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Audio Tips That Every Microfilmmaker Needs

by Jeremy Hanke
& John Howard

As I get to know more and more microfilmmakers, I am pleased to find a warmth that arises from realizing that, as Fight Club put it, "we are not alone". While this is a good thing in the sense that this allows us to grow strong by uniting, it is a bad thing in the sense that many of us are all making the same mistakes.

So, in the interest of helping with both the former and the latter, I've decided to address one of the rampant problems in the micro-film community. It's the A-word that your mom would have washed your mouth out with soap for saying.

That's right, it's: audio.

Even now, I hear moaning in the back: "We're filmmakers after all! Why must we learn about audio? Isn't that the audio guy's job?" Well, sure, in a way, it is the audio guy's job. However, let us not wax eloquent on the multitudes of different people we have working for us. By the very definition of micro-filmmaking, if you're a micro-filmmaker then you and most everyone on your "crew" wears about a dozen different hats.

As such, often times, the audio guy is just your cousin Morris who's tall enough to hold the boom mic above your talent or your crazy brother Edward who's devised a super-microphone by combining eight $4 USB mics! Let's be honest with ourselves! There's nothing wrong with starting from humble beginnings, but there is a problem when we focus too much on video quality to the exclusion of audio.

As much as every one of us loves the filmic look of the high end Panasonic, Sony, and Grass Valley cameras, a better camera will not help you if you do not understand the basics of audio.

Who am I to talk about audio, you may ask? I am the filmmaker who has probably made the most mistakes in audio on this planet. While I'm sure that someone has outclassed my ability to screw up audio somewhere, I have yet to meet him. (I heard a rumor that there is a man in Swahili-land that has made more audio mistakes, but I discount that rumor because I don't think Swahili-land exists.)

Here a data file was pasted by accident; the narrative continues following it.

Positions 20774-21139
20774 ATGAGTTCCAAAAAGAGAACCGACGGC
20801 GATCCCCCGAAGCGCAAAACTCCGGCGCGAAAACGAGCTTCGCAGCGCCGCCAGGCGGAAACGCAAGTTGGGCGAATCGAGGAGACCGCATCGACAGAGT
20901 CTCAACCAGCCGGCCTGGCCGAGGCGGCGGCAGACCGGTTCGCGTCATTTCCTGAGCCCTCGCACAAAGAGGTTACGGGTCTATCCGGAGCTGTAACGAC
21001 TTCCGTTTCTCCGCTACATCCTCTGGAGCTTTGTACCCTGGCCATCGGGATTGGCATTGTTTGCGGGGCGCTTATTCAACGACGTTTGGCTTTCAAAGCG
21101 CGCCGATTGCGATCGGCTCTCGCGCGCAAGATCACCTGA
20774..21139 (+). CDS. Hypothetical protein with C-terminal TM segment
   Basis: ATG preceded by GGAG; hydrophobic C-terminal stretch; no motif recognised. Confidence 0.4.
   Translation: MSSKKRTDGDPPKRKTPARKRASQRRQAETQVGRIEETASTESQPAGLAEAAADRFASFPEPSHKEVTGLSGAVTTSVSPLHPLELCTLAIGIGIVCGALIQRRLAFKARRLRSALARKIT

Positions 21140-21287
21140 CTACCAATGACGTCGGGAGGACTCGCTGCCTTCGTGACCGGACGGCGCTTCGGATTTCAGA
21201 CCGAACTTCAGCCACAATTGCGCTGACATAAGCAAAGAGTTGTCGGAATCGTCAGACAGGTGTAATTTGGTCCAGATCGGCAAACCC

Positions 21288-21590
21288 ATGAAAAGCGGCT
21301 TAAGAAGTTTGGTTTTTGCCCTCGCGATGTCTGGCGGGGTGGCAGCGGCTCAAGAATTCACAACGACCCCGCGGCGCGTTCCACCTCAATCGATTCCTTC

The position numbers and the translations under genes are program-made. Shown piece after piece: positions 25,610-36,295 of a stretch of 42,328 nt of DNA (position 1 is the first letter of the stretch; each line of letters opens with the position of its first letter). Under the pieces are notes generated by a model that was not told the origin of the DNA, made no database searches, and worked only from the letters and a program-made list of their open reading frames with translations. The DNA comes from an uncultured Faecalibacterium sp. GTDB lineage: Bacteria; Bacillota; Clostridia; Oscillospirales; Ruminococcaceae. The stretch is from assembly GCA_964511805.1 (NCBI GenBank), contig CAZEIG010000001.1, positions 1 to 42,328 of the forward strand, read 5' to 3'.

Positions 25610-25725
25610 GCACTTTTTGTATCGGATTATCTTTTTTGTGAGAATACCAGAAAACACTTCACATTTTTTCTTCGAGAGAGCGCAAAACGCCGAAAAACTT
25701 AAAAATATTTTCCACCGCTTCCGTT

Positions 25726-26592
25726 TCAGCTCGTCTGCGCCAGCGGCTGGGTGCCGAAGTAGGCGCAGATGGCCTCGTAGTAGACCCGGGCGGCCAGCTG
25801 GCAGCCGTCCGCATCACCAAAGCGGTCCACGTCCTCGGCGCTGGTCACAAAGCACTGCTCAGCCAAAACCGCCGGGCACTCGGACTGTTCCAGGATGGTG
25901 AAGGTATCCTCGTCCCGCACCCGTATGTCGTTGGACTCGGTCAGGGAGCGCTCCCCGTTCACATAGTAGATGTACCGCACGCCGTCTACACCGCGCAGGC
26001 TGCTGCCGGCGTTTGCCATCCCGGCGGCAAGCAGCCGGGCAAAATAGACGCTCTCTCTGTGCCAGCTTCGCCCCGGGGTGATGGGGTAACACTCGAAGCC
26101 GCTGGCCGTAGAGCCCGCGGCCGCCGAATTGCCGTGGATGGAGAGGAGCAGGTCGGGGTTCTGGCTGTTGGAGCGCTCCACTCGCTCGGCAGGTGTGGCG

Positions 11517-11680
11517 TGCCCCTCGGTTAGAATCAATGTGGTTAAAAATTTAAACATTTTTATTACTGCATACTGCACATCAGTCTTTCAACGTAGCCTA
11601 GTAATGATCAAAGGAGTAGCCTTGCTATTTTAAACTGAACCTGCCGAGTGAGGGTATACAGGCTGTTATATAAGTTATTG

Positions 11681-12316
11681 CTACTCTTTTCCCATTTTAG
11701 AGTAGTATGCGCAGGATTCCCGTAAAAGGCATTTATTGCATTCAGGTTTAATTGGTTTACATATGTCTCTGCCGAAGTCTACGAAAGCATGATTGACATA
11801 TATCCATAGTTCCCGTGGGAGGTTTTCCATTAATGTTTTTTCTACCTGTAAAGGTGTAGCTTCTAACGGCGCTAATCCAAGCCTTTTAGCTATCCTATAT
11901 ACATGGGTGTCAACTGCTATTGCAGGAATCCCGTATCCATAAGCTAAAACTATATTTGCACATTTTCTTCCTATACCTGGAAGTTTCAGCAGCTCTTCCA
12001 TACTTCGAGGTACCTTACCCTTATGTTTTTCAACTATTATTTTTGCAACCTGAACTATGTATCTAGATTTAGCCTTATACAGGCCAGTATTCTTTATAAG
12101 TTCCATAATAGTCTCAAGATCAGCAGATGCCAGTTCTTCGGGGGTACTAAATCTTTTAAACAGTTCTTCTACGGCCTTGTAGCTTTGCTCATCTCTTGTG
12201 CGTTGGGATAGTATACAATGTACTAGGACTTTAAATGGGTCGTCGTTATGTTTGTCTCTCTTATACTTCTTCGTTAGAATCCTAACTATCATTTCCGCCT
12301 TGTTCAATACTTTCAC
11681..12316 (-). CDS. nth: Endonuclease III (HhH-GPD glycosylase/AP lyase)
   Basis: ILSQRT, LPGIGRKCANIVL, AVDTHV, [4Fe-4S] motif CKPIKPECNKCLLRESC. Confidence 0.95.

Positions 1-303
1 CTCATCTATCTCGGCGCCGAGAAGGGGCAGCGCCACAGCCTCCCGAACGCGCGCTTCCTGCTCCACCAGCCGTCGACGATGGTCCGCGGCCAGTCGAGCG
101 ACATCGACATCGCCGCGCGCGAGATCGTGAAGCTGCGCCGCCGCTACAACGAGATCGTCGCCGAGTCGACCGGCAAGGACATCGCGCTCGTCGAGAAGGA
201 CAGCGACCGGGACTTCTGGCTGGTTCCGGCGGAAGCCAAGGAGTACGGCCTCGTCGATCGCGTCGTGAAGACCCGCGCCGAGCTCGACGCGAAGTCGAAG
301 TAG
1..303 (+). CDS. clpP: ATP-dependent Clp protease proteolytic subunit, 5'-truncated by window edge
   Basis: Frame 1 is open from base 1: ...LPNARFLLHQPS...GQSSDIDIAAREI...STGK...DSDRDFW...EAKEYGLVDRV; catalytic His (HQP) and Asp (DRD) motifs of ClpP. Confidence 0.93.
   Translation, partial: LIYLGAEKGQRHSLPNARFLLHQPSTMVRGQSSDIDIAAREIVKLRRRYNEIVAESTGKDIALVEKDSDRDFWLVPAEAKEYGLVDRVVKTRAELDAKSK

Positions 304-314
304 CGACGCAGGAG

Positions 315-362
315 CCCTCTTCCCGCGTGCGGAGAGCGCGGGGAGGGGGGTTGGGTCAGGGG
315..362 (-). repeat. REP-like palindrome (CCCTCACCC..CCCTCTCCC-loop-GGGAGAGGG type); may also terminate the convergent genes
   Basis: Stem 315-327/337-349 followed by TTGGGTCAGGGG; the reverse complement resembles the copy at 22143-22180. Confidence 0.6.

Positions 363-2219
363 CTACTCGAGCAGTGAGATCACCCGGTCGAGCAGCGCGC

On my first film, I was putting a cheap shotgun mic 5, 10, and 15 feet away from my talent, allowing my camera person to "proof" the audio from a day's shooting with $4 headphones, and accidentally putting the mic-in plugs into the line-in ports on the switcher. Oh, and, just for fun, I shot an entire shooting day with the audio muted! The fact that I caught that last element is shocking, since I was "too tired" to actually proof any of my dailies as I was shooting!

Needless to say, when I finally hooked up with my eventual audio guy, John (John waves from the corner, sipping an iced mocha), after a year of editing and re-editing the film, John tore out all his hair. You think I'm lying? John used to have a full head of hair…now he's bald! Oh, wait…that's me. He's the one with the pony tail. (John smacks Jeremy, being careful not to dump his coffee on his audio console.)

So, am I saying that in order to get good audio we have to be masters of sound design? No, although familiarity with that art can help you create a more three dimensional film. (If you're especially interested in that, you can read the review we did of David Sonnenschein's book Sound Design in this issue.) Instead, what I am saying is that you need is to simply be aware of audio and its importance.

Most filmmakers think that the footage you capture is about 40% of a film, the editing is another 40%, with audio elements "filling" in the other 20%. The reality is that the audio is actually more like 70% of the film and the shooting, editing, and snappy titles are only 30%.

Think I'm wrong? Explain The Blair Witch Project, then.

A very poorly shot film, it was nonetheless watchable because Artisan spent a lot of money sweetening and re-looping the audio after it was purchased. (Of course, good audio can't salvage films that break every rule of visual filmmaking, like Paul Greengrass' migraine-inducing The Bourne Supremacy. But that's a bit more of a rarity than bad audio.)

Imagine what you can do if you combine competent shooting with decent audio? Literally, the world is limitless if you can get your hands on both of these.

So, where do we start?

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